Tender pieces of venison are classically prepared and served in a rich, red wine sauce in this perfect venison bourguignon!
Confession: I was tempted to start a food blog after I saw the movie Julie & Julia. It’s one of my favorite movies. I love watching Julie make her way through Julia’s cookbook, and the big “boeuf bourguignon” debacle is one of the best parts of the movie. I was thinking about the dish the other day and realized it would be the perfect opportunity to try a new dish – venison bourguignon.
Before we talk about the venison bourguignon, I have to reccomend that if you like the movie Julie & Julia and/or you’re a Julia Child’s fan, you also read My Life in France. It’s absolutely wonderful. Funny, heartwarming, and inspiring. I picked up a used copy at my local coffee shop, Pressed Coffee & Books, and it was such a great little find.
Anyway, let’s talk bourguignon.
Bourguignon is a dish prepared (typically with beef) that braises the meat in a rich red wine sauce. There are usually carrots, onion and mushrooms involved and that’s what I’m using for our venison version.
It’s one of those dishes that looks like it has a long list of ingredients, but it’s very easy. Kind of like my favorite chili recipe. You have to check that out, too. But, please do note that I reccomend reading through this recipe before beginning, though. There’s are reasons the recipe is structured this way and I want you to have the best result possible.
Why does traditional bourguignon work so well with venison?
Bourguignon works perfectly with venison because it is a braised dish (cooked low and slow in thick, flavorful liquid) and has plenty of acid from the red wine. This results in fall-apart tender hunks of meat and the wild game flavor shines but never gets “gamey”.
I like to use venison stew meat. Or, I cut up a nice shoulder (chuck) roast if I have a lot of large roasts. The round or rear muscle also works, but the shoulder has more connective tissue which melts and gives you a more tender piece of meat in the end.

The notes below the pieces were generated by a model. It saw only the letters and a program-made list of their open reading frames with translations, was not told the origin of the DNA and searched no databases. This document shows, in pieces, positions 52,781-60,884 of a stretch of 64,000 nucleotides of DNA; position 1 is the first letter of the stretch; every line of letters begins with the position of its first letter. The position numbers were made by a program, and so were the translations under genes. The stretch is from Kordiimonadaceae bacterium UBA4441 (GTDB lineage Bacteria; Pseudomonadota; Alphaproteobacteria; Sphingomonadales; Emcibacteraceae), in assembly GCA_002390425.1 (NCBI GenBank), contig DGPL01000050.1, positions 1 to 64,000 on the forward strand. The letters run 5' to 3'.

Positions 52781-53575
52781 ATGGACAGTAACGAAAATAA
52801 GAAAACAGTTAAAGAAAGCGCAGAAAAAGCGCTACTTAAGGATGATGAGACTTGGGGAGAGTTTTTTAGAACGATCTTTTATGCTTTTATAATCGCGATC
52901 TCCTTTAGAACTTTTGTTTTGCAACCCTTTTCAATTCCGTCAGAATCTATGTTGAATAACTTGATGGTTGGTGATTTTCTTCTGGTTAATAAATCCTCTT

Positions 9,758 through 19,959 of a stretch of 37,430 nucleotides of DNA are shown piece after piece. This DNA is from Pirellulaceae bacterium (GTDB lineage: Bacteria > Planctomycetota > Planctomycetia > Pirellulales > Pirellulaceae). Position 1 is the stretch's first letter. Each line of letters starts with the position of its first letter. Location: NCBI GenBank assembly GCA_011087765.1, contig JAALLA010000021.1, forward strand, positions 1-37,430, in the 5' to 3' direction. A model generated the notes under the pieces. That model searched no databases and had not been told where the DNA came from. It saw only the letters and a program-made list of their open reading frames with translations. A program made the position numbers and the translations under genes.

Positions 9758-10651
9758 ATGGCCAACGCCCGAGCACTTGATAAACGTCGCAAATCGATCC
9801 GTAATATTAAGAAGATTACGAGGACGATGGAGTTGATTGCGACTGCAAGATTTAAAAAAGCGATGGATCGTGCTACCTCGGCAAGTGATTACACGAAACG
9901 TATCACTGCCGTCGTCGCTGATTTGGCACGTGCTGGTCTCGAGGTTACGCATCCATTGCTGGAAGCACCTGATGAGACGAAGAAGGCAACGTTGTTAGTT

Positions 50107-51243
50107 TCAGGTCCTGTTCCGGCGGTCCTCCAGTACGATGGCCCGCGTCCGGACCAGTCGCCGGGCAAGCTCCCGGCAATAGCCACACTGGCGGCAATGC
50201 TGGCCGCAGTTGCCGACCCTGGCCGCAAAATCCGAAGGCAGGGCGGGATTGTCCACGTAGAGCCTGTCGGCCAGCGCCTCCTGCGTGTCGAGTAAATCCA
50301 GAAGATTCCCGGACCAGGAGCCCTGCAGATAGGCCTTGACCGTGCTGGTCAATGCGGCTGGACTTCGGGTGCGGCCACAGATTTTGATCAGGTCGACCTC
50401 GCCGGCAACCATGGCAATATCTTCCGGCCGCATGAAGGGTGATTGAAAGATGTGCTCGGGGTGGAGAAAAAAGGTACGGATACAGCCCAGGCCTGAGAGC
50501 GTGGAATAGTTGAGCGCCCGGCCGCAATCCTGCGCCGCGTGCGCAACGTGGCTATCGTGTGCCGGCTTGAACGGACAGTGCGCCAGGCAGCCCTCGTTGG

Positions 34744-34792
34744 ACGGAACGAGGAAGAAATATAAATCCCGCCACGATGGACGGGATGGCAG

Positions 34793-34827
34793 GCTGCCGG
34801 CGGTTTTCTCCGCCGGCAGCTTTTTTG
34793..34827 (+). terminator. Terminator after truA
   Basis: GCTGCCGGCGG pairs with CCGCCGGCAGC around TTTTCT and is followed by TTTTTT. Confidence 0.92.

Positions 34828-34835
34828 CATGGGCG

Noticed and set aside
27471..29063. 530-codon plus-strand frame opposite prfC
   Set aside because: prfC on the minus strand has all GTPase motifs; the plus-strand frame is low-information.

How to make venison bourguignon
As I said earlier, making venison bourguignon is fairly easy. I do encourage you to follow the order of operations exactly, however. This will result in a silky smooth dish with tender, juicy meat.
To start, cook your bacon and set it aside. Then, all you need to do is sear your chunks of venison. I like to do this right in the dutch oven that I cook in. Next, remove the seared venison and set it on a plate while you sear all of your vegetables and aromatics. Add your cooking liquid (aka wine) and the meat back to the pot. Remove the pot from the heat, top with the thyme and set it in the oven for an hour.
Once the hour is up, saute the mushrooms in butter and flour and then add them in along with the pearl onions (my FAVORITE!). Let everything cook down until tender and serve!
I love serving this over smashed potatoes. This recipe is really wonderful, but you can also toss little potaotes in olive oil, salt, and pepper and place them into the oven with the bourguignon for about 20 minutes, smash them, and then cook for another 20 minutes and they’ll be perfect.
You can also serve over mashed potatoes, polenta, pasta, rice – but the crispy edges of smashed potatoes can’t be beat!Print
Tender pieces of venison are served in a rich, red wine sauce classically prepared with carrots, onions, and mushrooms. Best served over smashed potatoes.
- 4 slices of bacon, diced or cut into lardons
- 1 Tbsp. olive oil
- about 2 and 1/2 to 3lbs cubed venison (use stew meat or break down a roast)